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pay freeze salary freeze pay cut law firm.jpgThe latest news from Orrick, Herrington & Sutcliffe will make Latham & Watkins associates feel marginally better. There is now another major firm freezing associate salaries:

After careful consideration, we have decided that associates in the US and Europe , and associates, senior consultants and consultants in Asia , will receive the same salary in 2009 as you received in 2008. Consistent with firm practice, of counsel salaries will be determined on an individual basis and generally will remain the same as 2008. We will ensure that our 2009 bonus program gives us additional flexibility to reward outstanding performance and remain competitive in the marketplace.

On the bright side, Orrick will be paying out the bonuses they promised earlier in the year:

We will pay full 2008 bonuses according to the terms of the program we announced earlier in this year.

That puts Orrick at Skadden levels. Notwithstanding the bonus news, a tipster puts the mood at Orrick like this:

:( Bummer.

Latham said that they were freezing salaries in part to avoid firing attorneys. But Orrick has already been through massive layoffs.

Is this move by Orrick an attempt to stave off even more layoffs?

Read the full Orrick memo after the jump.

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transfer student transfer law school.jpgLast May, we held an open thread about law school transfer students as second-class citizens, based on the University of Connecticut’s Maya Angelou-inspired “Phenomenal Transfer” poem. There was quite a lot of anti-transfer-student sentiment in the thread, though some former transfer students chimed in to say that they had experienced no animosity in their new homes.

For those put off by transfer students, there were three main themes in the thread:

  • Transfer students are gunners.

  • Transfer students get to skip out on the hellish first year at a top school, and then ride the curve to graduation.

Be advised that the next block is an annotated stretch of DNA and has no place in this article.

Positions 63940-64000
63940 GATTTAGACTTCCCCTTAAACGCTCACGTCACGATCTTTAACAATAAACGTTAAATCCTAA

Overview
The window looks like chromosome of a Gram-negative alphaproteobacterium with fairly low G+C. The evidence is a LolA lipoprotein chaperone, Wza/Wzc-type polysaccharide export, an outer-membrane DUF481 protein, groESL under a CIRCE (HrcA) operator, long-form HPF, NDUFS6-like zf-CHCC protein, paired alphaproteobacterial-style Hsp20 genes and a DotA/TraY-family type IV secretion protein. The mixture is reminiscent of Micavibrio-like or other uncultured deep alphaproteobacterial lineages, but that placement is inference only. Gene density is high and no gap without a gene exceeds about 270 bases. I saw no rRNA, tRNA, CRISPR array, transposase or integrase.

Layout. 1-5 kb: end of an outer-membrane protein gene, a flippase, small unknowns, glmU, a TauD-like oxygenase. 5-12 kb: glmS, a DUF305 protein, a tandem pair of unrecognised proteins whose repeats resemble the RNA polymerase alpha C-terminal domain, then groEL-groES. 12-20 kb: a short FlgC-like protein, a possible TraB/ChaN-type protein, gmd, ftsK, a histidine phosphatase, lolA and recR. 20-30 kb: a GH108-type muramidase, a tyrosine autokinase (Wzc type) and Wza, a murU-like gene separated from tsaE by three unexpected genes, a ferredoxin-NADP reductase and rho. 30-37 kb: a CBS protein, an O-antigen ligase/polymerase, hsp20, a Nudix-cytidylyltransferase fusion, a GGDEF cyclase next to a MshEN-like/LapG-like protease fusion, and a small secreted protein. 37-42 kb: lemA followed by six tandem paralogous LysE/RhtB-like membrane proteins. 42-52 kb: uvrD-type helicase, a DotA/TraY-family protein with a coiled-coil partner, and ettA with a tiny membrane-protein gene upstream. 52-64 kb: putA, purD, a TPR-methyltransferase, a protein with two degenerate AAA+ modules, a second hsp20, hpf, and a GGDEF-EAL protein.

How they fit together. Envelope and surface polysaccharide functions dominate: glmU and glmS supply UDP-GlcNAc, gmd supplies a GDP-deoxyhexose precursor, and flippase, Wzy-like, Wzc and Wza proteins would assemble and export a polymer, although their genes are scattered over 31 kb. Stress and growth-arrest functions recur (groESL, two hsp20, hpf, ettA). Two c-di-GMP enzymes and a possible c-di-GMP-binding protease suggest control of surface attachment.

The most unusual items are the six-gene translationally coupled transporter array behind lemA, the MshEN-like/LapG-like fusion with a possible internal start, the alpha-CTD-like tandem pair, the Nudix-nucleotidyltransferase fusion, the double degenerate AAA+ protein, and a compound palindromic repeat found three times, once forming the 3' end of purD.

• Law schools game the system with transfer students. They get the extra tuition money and avoid hurting their US News ranking by not factoring in the GPAs and LSAT scores of transfer students.
  • Transfer students may well be gunners, but they are also being gunned… as in hunted. In “Northwestern Unapologetically Poaches 1Ls at Other Schools,” Paul Caron of the TaxProf Blog pointed us to a recent ABA Journal article that picks up on the themes of our open thread. From the Journal:

    Northwestern University Law School is actively–and unapologetically–re­cruit­­ing top-performing law students from lower-ranked schools, a practice that some deans claim is becoming commonplace at elite institutions.

    Each year, 150 or so of Northwestern’s 5,000 applicants turned down for first-year admission receive letters inviting them to apply again for “conditional acceptance” the following fall. [Ed. note: Northwestern later revised these numbers with the ABA Journal, saying they only extend 15-25 conditional acceptances each year.]

    Deans of lower-tier schools resent the predatory practice. The Journal quotes Northwestern Dean David Van Zandt as saying the poaching allegation is “probably true,” but that, “Chrysler and General Motors don’t agree not to poach each other’s customers.”

    Really, Dean Van Zandt? You’re looking to Chrysler and GM as your business role models?

    More on transfers, and a look at the number of students bagged by top schools, after the jump.

    double red triangle arrows Continue reading “Poaching 1Ls: A new perspective on transfer students”